Chasin' Crazy Raises Awareness for Childhood Cancer
Chasin' Crazy visited the Vanderbilt Children's Hospital in Nashville this morning to entertain and visit with those who are fighting Childhood Cancer on the frontlines.
The band performed for staff, families and patients, and was simulcast via CCTV to patient rooms and other areas of the hospital.
"This has been an amazing experience for us, and this relationship with Vanderbilt Children's
Hospital is one that we want to grow and continue. We’ll be back!" said Jimmy-James Hunter.
In honor of Childhood Cancer Awareness Month, the band is adding gold ribbons (the official symbol of Childhood Cancer Awareness) to the bands official online properties, and is asking their fans to support the movement and do the same.
The objective of Childhood Cancer Awareness Month is to put a spotlight on the types of cancer that largely affect children, survivorship issues, and - importantly - to help raise funds for research and family support. Supporters are encouraged to donate by clicking this
About Childhood Cancer Awareness Month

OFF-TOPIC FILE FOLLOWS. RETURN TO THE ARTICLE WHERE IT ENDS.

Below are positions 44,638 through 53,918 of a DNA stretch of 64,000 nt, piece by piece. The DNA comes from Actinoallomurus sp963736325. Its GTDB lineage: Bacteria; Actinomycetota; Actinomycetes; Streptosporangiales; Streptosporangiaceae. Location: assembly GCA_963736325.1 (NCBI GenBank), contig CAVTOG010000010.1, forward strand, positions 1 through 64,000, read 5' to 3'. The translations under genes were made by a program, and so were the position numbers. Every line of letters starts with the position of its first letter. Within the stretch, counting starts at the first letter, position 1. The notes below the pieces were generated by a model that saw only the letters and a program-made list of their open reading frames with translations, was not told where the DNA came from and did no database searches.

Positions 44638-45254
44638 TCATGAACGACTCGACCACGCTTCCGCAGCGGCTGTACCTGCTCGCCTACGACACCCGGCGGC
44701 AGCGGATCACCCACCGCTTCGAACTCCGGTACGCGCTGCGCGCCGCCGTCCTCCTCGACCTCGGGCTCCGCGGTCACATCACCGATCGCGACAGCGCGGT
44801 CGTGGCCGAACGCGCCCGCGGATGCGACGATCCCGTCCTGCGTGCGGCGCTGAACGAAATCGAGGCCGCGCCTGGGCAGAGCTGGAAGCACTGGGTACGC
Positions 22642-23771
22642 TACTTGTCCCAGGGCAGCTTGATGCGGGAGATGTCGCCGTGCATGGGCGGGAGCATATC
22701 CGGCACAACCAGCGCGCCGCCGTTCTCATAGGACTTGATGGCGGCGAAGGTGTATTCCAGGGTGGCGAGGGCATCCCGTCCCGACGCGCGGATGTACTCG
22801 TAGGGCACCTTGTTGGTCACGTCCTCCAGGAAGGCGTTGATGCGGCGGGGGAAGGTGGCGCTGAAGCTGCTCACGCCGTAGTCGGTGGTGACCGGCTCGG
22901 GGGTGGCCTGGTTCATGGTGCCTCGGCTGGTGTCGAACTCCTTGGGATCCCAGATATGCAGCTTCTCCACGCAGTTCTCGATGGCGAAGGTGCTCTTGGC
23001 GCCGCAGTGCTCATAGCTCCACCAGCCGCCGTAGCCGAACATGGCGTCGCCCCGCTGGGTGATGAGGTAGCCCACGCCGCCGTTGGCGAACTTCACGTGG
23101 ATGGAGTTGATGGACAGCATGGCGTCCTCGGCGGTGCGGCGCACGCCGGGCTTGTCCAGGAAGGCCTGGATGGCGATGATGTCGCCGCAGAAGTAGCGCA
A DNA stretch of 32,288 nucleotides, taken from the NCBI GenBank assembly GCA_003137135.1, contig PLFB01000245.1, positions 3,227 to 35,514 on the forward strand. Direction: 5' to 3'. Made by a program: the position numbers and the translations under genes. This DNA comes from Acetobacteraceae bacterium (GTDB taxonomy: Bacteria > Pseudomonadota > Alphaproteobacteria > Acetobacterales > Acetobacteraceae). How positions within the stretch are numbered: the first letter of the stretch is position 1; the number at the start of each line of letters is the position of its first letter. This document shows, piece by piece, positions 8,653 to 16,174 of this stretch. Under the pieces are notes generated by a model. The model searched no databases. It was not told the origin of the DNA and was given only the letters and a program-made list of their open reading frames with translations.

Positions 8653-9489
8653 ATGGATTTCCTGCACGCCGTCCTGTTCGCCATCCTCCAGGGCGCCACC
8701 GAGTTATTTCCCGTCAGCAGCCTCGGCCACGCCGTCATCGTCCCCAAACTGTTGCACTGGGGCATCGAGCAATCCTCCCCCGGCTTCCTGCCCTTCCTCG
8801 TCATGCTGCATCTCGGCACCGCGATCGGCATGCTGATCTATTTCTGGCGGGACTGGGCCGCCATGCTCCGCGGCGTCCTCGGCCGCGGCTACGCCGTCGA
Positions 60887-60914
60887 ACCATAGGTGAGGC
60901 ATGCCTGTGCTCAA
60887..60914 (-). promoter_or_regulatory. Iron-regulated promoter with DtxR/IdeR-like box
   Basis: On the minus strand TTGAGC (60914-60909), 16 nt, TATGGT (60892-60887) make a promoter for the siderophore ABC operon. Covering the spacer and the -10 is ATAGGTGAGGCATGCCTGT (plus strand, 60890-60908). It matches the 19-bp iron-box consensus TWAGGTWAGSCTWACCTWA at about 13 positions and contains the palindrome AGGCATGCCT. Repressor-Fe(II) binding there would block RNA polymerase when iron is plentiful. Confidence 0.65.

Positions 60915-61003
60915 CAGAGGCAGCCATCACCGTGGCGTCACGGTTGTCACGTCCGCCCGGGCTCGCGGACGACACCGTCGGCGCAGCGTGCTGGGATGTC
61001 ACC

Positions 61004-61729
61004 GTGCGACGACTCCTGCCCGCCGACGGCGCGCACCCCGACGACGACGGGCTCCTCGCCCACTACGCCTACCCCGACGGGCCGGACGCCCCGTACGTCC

Families, caregivers, charities and research groups across the United States observe September as Childhood Cancer Awareness Month. In the U.S., 15,780 children under the age of 21 are diagnosed with cancer every year; approximately 1/4 of them will not survive the disease. A diagnosis turns the lives of the entire family upside down. The objective of Childhood Cancer Awareness Month is to put a spotlight on the types of cancer that largely affect children, survivorship issues, and - importantly - to help raise funds for research and family support.
Some notes about childhood cancer:
A classroom full of kids is diagnosed in the US every day.
1 in every 4 elementary schools has a student with cancer and the average high school has 2.
Only 3.8% of all cancer research funding is for pediatric cancer.
In the past 20 years, invasive pediatric cancer is up 29% and in those 20 years the FDA has initially approved only one drug for any childhood cancer.
For more information, or to learn how you can help, visit https://acco.org.
Photo Credit: James Stewart